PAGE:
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Toby, the kindest soul in all the town,
He waited full two minutes more ;—and then, Says Toby, "If he's deaf, I'm not to blame; "I'll pull it for the gentleman again.”
But the first peal 'woke Isaac in a fright,
At length, he, wisely, to himself doth say,-calming his fears,"Tush! 'tis some fool has rung and run away;" When peal the second rattled in his ears!
Shove jumped into the middle of the floor;
And, trembling at each breath of air that stirred, He groped down stairs, and opened the street-door, While Toby was performing peal the third.
Isaac eyed Toby, fearfully askant,
And saw he was a strapper stout and tall,
Then put this question ;-" Pray, sir, what d'ye want ?”
"Want nothing!-Sir, you've pulled my bell, I vow, "As if you'd jerk it off the wire."
Quoth Toby,-gravely making him a bow,— "I pulled it, sir, at your desire."
"At mine !"—"Yes, your's; I hope I've done it well;
5. THE CHAMELEON.
OFT has it been my lot to mark
Whatever word you chance to drop,
Two travellers of such a cast, As o'er Arabia's wilds they past, And on their way in friendly chat, Now talked of this and then of that, Discoursed a while, 'mongst other matter, Of the Chameleon's form and nature. "A stranger animal,” cries one, "Sure never lived beneath the sun: "A lizard's body lean and long, "A fish's head, a serpent's tongue, "Its foot with triple claw disjoined ; "And what a length of tail behind! "How slow its pace! and then its hue"Who ever saw so fine a blue ?"
"Hold there!" the other quick replies, "'Tis green-I saw it with these eyes, "As late with open mouth it lay, "And warmed it in the sunny ray ; "Stretched at its ease the beast I viewed, "And saw it eat the air for food."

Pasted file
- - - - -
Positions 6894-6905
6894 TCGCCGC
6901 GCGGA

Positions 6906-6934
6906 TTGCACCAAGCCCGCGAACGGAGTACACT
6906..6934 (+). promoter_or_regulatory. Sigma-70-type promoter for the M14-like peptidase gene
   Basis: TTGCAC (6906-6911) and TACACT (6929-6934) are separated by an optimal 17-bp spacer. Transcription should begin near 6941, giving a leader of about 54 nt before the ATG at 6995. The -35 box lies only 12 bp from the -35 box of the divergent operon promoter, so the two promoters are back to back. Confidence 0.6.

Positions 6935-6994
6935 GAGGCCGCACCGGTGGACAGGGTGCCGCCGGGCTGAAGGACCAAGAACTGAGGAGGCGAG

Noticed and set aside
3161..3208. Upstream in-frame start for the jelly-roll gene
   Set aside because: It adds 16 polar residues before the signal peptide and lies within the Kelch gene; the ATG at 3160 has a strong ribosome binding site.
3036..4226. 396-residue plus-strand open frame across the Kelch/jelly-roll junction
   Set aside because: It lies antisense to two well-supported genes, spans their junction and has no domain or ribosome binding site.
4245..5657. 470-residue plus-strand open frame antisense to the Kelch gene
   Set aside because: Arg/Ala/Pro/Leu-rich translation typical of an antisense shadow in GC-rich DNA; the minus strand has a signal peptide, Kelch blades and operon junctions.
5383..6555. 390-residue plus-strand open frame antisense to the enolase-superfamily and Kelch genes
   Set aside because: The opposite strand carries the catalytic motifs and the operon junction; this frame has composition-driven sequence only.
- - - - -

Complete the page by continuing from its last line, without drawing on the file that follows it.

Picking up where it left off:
"I've seen it, sir, as well as you, "And must again affirm it blue. "At leisure I the beast surveyed, "Extended in the cooling shade."
" 'Tis green, 'tis green, sir, I assure ye”-
So high at last the contest rose,
66 Sirs," cries the umpire, cease your pother "The creature's neither one nor t'other, "I caught the animal last night, "And viewed it o'er by candlelight :
"I marked it well-'twas black as jet-
He said; then full before their sight
6. THE NEWCASTLE APOTHECARY
A MAN in many a country town we know,
Yet some affirm, no enemies they are;
Though the Apothecary fights with death, Still they're sworn friends to one another.
A member of the Esculapian line,
His fame full six miles round the country ran,
Benjamin Bolus, though in trade,
(Which oftentimes will genius fetter),
Read works of fancy, it is said,
And why should this be thought so odd ?
Bolus loved verse, and took so much delight in't,
No opportunity he e'er let pass
Of writing the directions on his labels, In dapper couplets, like Gay's Fables ; Or rather like the lines in Hudibras.
Apothecary's verse !-and where's the treason?
He had a patient lying at death's door,
Some three miles from the town, it might be four; To whom, one evening, Bolus sent an article,
In pharmacy, that's called cathartical. And on the label of the stuff
He wrote this verse;
Knocks of this kind
Are given by gentlemen who teach to dance;
One loud, and then a little one behind,
The servant let him in, with dismal face,
"Well, how's the patient?" Bolus said. John shook his head. "Indeed?-hum !-ha!-that's very odd; "He took the draught?"-John gave a nod! "Well-how?-What then?-Speak out, you dunce !"66 Why then," says John, we shook him once." "Shook him!-how?" Bolus stammered out: "We jolted him about."
"Zounds !-shake a patient, man-a shake won't do." 66 No, sir-and so we gave him two.'
"Two shakes!-odds curse!
""Twould make the patient worse."
"It did so, sir-and so a third we tried."
r Well, and what then ?"—" Then, sir, my master-died.”